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World Series 2001
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10/13/2001 03:18 PM ET
Bauman: Give the Braves their due
The architect of the Braves' success is General Manager John Schuerholz.
Bauman: Same 'ol Braves
Braves sweep Astros out of playoffs
Full postseason coverage

ATLANTA -- It is National Get off the Atlanta Braves' Backs Day.

True, this is not exactly an officially declared, federal and state celebration. But it is time.

I say this not because this is an easy time to say it, after the Braves have swept the Houston Astros in their Division Series. This circumstance merely helps us recognize the Braves for what they have been and what they still seem to be.

They have won 10 straight division titles. This is a record unmatched in major American professional sports. Those 10 division championships have led to five National League championships. Here is where the bliss largely comes to an end. The five NL pennants have led to only one World Series championship, and that means that the Braves have been open to charges of postseason under-achievement or something like that.

The only thing the Atlanta Braves are guilty of is that they are not the New York Yankees. But year in, year out, neither are the other 28 Major League franchises.

(The Braves are also guilty, by association, of the Tomahawk Chop. But that is a far different column.)

Year after year, the Atlanta organization has been in a position to win. And every year it has won something. If it has not won everything all the time, this is probably not cause for wailing and gnashing of teeth. John Smoltz, formerly a terrific starting pitcher, now converting into a first-rate closer, put it in perspective, saying:

"I think the last 10 years have been incredible. Every year, the process as a player, when you go to spring training, they've given us a chance to win every single year. That's all you can ask for. I've been spoiled in that regard."

Other franchises look at the Atlanta organization with a mixture of admiration and envy. But the admiration is a larger part of the mix.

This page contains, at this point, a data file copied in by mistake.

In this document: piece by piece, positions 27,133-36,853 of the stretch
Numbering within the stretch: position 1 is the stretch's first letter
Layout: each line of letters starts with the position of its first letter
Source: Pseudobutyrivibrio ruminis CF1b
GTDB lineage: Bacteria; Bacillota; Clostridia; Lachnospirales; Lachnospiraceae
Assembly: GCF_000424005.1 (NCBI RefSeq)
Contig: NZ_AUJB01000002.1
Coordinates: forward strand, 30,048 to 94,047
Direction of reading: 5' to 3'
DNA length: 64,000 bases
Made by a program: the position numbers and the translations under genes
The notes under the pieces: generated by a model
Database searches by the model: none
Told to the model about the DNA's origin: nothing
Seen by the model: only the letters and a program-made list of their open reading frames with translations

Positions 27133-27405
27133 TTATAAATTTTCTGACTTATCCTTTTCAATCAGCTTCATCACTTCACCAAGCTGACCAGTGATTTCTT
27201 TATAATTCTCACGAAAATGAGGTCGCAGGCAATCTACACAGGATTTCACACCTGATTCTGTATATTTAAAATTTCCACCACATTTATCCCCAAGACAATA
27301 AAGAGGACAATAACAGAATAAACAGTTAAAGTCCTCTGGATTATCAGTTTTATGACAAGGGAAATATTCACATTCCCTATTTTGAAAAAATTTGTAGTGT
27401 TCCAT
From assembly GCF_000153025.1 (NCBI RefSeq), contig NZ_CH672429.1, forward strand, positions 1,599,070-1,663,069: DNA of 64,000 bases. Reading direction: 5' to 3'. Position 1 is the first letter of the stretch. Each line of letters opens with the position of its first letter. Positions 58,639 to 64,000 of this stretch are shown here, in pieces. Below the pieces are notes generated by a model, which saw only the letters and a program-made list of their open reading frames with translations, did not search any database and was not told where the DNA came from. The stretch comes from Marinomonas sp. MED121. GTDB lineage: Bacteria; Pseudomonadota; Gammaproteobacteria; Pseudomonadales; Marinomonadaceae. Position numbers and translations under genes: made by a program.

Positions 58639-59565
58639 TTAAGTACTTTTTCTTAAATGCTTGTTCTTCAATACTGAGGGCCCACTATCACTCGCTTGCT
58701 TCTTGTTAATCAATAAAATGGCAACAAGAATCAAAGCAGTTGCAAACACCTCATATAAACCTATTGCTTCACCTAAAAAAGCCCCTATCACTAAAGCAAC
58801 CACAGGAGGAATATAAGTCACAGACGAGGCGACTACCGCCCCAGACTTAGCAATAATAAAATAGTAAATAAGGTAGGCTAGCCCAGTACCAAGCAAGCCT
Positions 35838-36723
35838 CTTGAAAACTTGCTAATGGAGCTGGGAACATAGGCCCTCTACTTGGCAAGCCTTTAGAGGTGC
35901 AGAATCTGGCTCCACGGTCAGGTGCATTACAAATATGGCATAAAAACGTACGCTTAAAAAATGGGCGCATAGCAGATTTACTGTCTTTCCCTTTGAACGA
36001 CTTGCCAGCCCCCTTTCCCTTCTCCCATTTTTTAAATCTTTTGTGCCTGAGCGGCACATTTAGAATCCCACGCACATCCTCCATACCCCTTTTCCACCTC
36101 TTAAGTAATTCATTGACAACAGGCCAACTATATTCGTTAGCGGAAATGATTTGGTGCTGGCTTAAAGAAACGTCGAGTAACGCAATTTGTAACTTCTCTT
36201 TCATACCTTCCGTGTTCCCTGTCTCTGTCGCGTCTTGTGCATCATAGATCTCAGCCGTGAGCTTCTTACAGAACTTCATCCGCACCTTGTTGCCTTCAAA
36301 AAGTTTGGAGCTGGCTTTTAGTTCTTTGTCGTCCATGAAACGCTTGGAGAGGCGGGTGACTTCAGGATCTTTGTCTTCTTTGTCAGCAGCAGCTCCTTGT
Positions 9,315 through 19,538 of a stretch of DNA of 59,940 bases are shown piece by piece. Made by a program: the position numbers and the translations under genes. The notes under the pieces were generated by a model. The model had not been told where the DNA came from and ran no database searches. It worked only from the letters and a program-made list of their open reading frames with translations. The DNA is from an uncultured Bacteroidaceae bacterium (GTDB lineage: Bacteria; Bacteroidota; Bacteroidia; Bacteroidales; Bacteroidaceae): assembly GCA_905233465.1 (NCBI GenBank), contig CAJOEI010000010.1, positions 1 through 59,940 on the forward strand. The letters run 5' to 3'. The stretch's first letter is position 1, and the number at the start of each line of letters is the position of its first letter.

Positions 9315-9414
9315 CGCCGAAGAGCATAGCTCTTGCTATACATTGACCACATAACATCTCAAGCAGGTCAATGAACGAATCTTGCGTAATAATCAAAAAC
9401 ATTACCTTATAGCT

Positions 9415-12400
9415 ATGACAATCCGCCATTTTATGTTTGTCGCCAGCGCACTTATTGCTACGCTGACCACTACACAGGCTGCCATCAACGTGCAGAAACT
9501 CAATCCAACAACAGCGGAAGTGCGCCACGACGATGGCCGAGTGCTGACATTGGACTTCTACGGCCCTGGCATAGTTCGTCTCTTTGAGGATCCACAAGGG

"To me, this organization over the last decade has been the model organization," Astros General Manager Gerry Hunsicker said Friday. "I've always had the utmost respect for (General Manager) John Schuerholz and (Manager) Bobby Cox. Yes, they've had the money to spend. But it's pretty obvious that that in itself doesn't make you a winner. You've got to use it wisely and their track record speaks for itself. They find a way to win. That's the mark of a true champion. Regardless of what adversities come your way, you find a way to win.

"I know that they haven't been to the World Series and won the World Series as much as I'm sure the people here in Atlanta would like to see, but it's just like us. You're always victims of your own success. Everything is relative. When you put it all together, I think they've done a great job here."

The architect of the Braves' success is General Manager John Schuerholz, who not at all coincidentally arrived on the scene in October, 1990. The 1990 campaign was the Braves' last losing season.

"I think the last 10 years have been incredible. Every year, the process as a player, when you go to spring training, they've given us a chance to win every single year. That's all you can ask for. I've been spoiled in that regard."

--Braves closer John Smoltz

There have been numerous reports of slippage in the Atlanta empire. The Braves' 88 victories this regular season were the fewest since, of course, 1990. Not surprisingly, Schuerholz has a different view.

"I think the opposite, I think to the contrary," Schuerholz said. "I think it's been a remarkable season. I think with all of the adversity that we've had in terms of losing players to injuries and some under-performance of some players, but mostly injuries, over the course of the year we end up with a new shortstop, a new second baseman, a new first baseman, a new catcher and six new members of our bullpen.

"And making that number of changes on the run and still being able to win our division for the 10th consecutive time, I think it's a remarkable accomplishment. I don't think it's a disappointment at all. I'm as proud of what Bobby Cox and his coaches have done and what our players have done this year as any one particular year."